After Theodore's death, both Pope John IX and Sergius III claimed to have been elected pope; the latter was excommunicated and driven from the city, though he did later become pope in 904. John IX held synods reaffirming that of Theodore II, and he further banned the trial of people after their death. [12] In turn, Sergius III later annulled the synods of Theodore II and John IX, and reinstated the validity of the "Cadaver Synod". [13]

See also

Notes

  1. "Scs. Petrus" stands for "Sanctus Peter", the first pope, while "Thedr." was an abbreviated form of Theodore.

Related Research Articles

Pope Benedict VII pope

Pope Benedict VII was Pope from October 974 to his death in 983.

Pope Stephen IV was Bishop of Rome and ruler of the Papal States from June 816 to his death in 817.

Pope Stephen VI pope

Pope Stephen VI was Pope from 22 May 896 to his death in 897.

Pope Sergius III pope

Pope Sergius III was Pope from 29 January 904 to his death in 911. He was pope during a period of feudal violence and disorder in central Italy, when warring aristocratic factions sought to use the material and military resources of the Papacy. Because Sergius III had reputedly ordered the murder of his two immediate predecessors, Leo V and Christopher, and allegedly fathered an illegitimate son who later became pope, his pontificate has been variously described as "dismal and disgraceful", and "efficient and ruthless".

Pope Formosus pope

Pope Formosus was Cardinal-bishop and Pope, his papacy lasting from 6 October 891 to his death in 896. His brief reign as Pope was troubled, marked by interventions in power struggles over the Patriarchate of Constantinople, the kingdom of West Francia, and the Holy Roman Empire. Formosus's remains were exhumed and put on trial in the Cadaver Synod.

The 890s decade ran from January 1, 890, to December 31, 899.

891 Year

Year 891 (DCCCXCI) was a common year starting on Friday of the Julian calendar.

897 Year

Year 897 (DCCCXCVII) was a common year starting on Saturday of the Julian calendar.

Pope Leo VI pope

Pope Leo VI was Pope for just over seven months, from June 928 to his death in February 929. His pontificate occurred during the period known as the Saeculum obscurum.

896 Year

Year 896 (DCCCXCVI) was a leap year starting on Thursday of the Julian calendar.

898 Year

Year 898 (DCCCXCVIII) was a common year starting on Sunday of the Julian calendar.

Pope Severinus pope

Pope Severinus was Pope two months, from 28 May until his death on 2 Aug. He became caught up in a power struggle with the Byzantine Emperor Heraclius over the ongoing Monothelite controversy.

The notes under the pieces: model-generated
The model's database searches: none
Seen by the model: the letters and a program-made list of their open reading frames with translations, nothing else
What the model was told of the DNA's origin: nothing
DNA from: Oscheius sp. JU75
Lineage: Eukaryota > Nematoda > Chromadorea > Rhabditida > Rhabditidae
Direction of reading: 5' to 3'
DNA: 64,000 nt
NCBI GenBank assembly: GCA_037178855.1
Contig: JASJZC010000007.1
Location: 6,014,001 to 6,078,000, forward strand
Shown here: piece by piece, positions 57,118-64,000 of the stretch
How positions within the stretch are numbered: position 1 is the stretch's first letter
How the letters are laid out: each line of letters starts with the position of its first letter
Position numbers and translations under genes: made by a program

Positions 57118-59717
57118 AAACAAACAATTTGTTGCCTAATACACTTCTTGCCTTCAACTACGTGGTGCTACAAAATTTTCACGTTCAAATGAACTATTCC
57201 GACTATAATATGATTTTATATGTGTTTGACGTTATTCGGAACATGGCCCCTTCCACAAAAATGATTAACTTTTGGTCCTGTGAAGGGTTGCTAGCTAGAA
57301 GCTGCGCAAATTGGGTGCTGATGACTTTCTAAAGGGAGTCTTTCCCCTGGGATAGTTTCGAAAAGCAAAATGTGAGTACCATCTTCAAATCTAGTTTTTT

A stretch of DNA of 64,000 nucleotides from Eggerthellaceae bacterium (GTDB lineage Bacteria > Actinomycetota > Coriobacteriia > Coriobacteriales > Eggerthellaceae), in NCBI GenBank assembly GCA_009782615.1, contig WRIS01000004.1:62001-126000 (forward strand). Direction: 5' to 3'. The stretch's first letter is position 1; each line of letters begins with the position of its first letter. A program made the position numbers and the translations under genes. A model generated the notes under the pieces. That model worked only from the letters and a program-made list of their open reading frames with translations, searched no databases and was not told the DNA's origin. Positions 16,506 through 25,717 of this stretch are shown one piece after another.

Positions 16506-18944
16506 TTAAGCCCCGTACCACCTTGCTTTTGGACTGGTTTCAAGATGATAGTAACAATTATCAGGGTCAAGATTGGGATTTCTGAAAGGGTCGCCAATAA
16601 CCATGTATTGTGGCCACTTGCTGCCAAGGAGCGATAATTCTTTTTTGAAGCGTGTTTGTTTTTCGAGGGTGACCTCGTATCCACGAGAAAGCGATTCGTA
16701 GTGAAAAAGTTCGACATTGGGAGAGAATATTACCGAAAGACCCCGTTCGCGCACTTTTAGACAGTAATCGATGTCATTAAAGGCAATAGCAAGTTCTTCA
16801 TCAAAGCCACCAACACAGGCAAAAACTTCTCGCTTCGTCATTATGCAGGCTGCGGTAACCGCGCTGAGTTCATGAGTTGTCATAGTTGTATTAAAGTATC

Pope John IX pope

Pope John IX was Pope from January 898 to his death in 900.

Cadaver Synod posthumous ecclesiastical trial of Pope Formosus

The Cadaver Synod is the name commonly given to the posthumous ecclesiastical trial of Pope Formosus, held in the Basilica of St. John Lateran in Rome during January 897. The trial was conducted by Pope Stephen VI, the successor to Formosus' successor, Pope Boniface VI. Stephen had Formosus' corpse exhumed and brought to the papal court for judgment. He accused Formosus of perjury and of having acceded to the papacy illegally. At the end of the trial, Formosus was pronounced guilty and his papacy retroactively declared null.

Lambert of Italy King of Italy, Holy Roman Emperor, and Duke of Spoleto and Camerino

Lambert was the King of Italy from 891, Holy Roman Emperor, co-ruling with his father from 892, and Duke of Spoleto and Camerino from his father's death in 894. He was the son of Guy III of Spoleto and Ageltrude, born in San Rufino. He was the last ruler to issue a capitulary in the Carolingian tradition.

A year of three popes is a common reference to a year when the College of Cardinals of the Catholic Church are required to elect two new popes within the same calendar year. Such a year generally occurs when a newly elected pope dies or resigns very early into his papacy. This results in the Catholic Church being led by three different popes during the same calendar year.

Guy III of Spoleto King of Italy, Holy Roman Emperor

Guy of Spoleto, sometimes known by the Italian version of his name, Guido, or by the German version, Wido, was the Margrave of Camerino from 880 and then Duke of Spoleto and Camerino from 883. He was crowned King of Italy in 889 and Holy Roman Emperor in 891. He died in 894 while fighting for control of the Italian Peninsula.

Ageltrude was the Empress and Queen of Italy as wife and mother respectively of Guy and Lambert. She was the regent for her son and actively encouraged him in opposing her archenemies, the Carolingians, and in influencing papal elections in their favour.

References

  1. Dollison (1994), p. 95.
  2. Kelly, Walsh (2010), pp. 113–14.
  3. Kelly, Walsh (2010), p. 114.
  4. Kelly, Walsh (2010), pp. 114–15.
  5. 1 2 3 4 5 6 Mann (1902), pp. 88–90.
  6. 1 2 3 4 5 Kelly, Walsh (2010), p. 115.
  7. Gregorovius (2010), p. 230.
  8. Artaud De Montor (1911), pp. 119–20.
  9. "Theodore II – A 20 Day Reign". Sts. Martha and Mary Parish, Mississauga. 3 December 2006. Retrieved 16 September 2015.
  10. 1 2 Reardon (2004), p. 68.
  11. "The 115th Pope", Spirituality.org, Diocese of Bridgeport
  12. Kelly, Walsh (2010), p. 116.
  13. Kelly, Walsh (2010), pp. 118–19.

Bibliography

Catholic Church titles
Preceded by
Romanus
Pope
897
Succeeded by
John IX